Village charm

State Street Station still drawing a crowd

by Danielle Jackson

 

Built in the 1920s as a shopping center for nearby Cone Mill Corp. employees, Greensboro’s State Street Station had experienced waves of both activity and inactivity over the years. But since building contractor John Harmon and mortgage financier Len White breathed new life into the space during the 1980s, State Street Station has become one of the Triad’s most popular shopping destinations.

 

Often compared to places like San Francisco’s Union Street and Boston’s Newbury Street, the six-block, 65,000-square-foot center now houses 32 locally owned retail and service businesses. Its nine buildings, all constructed between the 1920s and 1980s, offer an eclectic look, with a similar green and white color scheme to tie it all together.

 

“Something we’ve worked really hard on is getting the mix more oriented toward retail shops to bring back more of the shopping crowd,” says Scott Kutos, operations manager for Alliance Commercial Property Management, which purchased State Street Station in 2005.

 

“It’s more of a community village, which makes it warm, friendly and inviting not only for customers but also for tenants,” he adds. “It goes back to the old days of shopping.”

 

A community feel

John and Suzan Magee know State Street Station’s community feel better than most people. The couple, who purchased The Secret Tea Room earlier this year, also live in the neighborhood. Their restaurant is a popular spot for bridal luncheons, baby showers and birthday parties.

 

“The residents and neighborhood are warm and friendly,” John Magee says. “We just love the atmosphere.”

 

Earnhardt Optical has been located at the same spot along State Street for the past 14 years. Owner Bill Fonner chose the site for its distinctive, upscale nature.

 

“We were looking for a smaller location but wanted something that was a bit more unique,” he says. “It’s quaint, upscale shopping with a history.”

 

Mechelle Lindenberg opened Mechelle’s Resale Shoppe, which sells both new and consigned items, a little over a year ago for similar reasons.

 

“We’re like a little community,” she says. “So far, it’s been a wonderful experience.”

 

After having her business in High Point for seven years, Joyce Darr decided it was time to make a change. The aesthetician and owner of The Skin Care Center finally decided to open the State Street Center for Renewal — a community of independent holistic practitioners — there “because it was the perfect location for me to move my business,” she says.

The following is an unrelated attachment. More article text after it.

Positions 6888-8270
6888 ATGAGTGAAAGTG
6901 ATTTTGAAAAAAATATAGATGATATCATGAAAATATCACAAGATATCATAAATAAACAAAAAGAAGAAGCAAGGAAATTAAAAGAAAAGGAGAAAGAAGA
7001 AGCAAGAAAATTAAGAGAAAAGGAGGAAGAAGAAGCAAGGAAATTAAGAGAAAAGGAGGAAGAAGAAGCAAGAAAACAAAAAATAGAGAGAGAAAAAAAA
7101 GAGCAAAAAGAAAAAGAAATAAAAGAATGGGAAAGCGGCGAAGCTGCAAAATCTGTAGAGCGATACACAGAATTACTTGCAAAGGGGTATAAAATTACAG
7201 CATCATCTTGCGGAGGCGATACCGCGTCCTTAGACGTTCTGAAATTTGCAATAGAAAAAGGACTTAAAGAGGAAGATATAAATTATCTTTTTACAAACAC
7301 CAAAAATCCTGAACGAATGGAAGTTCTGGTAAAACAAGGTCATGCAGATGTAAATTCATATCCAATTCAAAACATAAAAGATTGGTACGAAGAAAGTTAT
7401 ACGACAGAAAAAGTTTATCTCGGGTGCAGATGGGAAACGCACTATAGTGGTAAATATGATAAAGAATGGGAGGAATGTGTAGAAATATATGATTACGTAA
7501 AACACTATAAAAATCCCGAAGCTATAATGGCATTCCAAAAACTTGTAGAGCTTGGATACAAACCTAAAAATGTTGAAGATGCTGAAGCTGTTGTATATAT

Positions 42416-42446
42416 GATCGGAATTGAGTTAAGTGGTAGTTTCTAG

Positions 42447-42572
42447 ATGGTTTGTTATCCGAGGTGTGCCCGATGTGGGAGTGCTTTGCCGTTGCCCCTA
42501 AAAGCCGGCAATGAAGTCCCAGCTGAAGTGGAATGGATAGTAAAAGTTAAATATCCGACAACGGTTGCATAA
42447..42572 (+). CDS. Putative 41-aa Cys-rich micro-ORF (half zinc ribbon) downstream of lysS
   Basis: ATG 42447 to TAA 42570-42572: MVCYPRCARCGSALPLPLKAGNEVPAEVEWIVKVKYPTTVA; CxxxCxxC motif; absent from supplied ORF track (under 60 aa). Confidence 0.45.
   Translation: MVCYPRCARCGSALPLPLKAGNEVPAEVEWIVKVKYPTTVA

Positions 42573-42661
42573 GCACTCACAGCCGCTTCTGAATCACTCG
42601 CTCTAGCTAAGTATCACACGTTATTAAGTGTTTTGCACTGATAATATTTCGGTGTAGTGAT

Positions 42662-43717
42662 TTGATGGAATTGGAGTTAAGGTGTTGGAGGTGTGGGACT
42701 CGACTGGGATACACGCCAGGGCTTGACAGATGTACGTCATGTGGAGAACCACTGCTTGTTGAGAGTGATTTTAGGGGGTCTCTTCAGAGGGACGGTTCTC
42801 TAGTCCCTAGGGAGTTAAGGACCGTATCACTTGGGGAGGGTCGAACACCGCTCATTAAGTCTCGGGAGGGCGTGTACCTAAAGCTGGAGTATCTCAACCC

Kathy Flack, owner of Kathy & Associates, had a 3,800-square-foot space elsewhere but decided to pare down the services she offered and focus exclusively on what she does best: hair.

“I wanted a simple situation and liked the fact that people are always out walking on State Street,” she says. “It’s homey, and everyone chats with everyone else.”

 

Jody Martin, owner of plus-size sister shops Linnea’s Boutique and Rubenesque for Less, considered several areas before relocating from Battleground Avenue earlier this year. She chose State Street Station for its diversity of offerings.

 

“Each business brings its own unique energy to the street,” Martin says.

 

“Together, we create a wonderful feeling of community among residents, shop owners and customers.”

 

James Hogan, a specialty fine women’s apparel shop, is one of State Street’s newest tenants. The shop, which opened in April, has other locations in Boston and Savannah.

 

“The ambience and charm were paramount, and it reminded us of our other stores,” says Michael Hammon, general manager and buyer for the shop.

 

“The easy parking and close proximity to our existing clientele also was important.”

 

A focus on local

Lillo Bella, a shoe boutique specializing in both established and up-and-coming brands, opened for business at State Street Station two years ago. Owner Emem Ikon believes that the spirit of each shop owner is at the heart of the district.

 

“All of the shops are locally owned and operated, allowing for more emphasis on customer service,” she says.

 

“As small-business owners, we come together to support and encourage each other, especially in these difficult economic times.”

 

Many of State Street Station’s businesses — including Lillo Bella and Mechelle’s Resale Shoppe — are members of Buy Triad First and Local Triad First, organizations that encourage residents to shop at locally owned, independent businesses. Monthly Ladies Night Out events round out the shopping district’s hometown community feel.

 

“We love to have area women come enjoy an appetizer and drink during Ladies Night Out,” says Diana Carl, owner of Southwyck Antiques and Gifts.

 

“It’s a lot of fun walking store to store,” Lindenberg says of both the monthly events and the shopping district as a whole.

 

“It’s different from anything else in Greensboro.”

 

Danielle Jackson is editor of Triad Living, Wake Living and Fifteen501 magazines.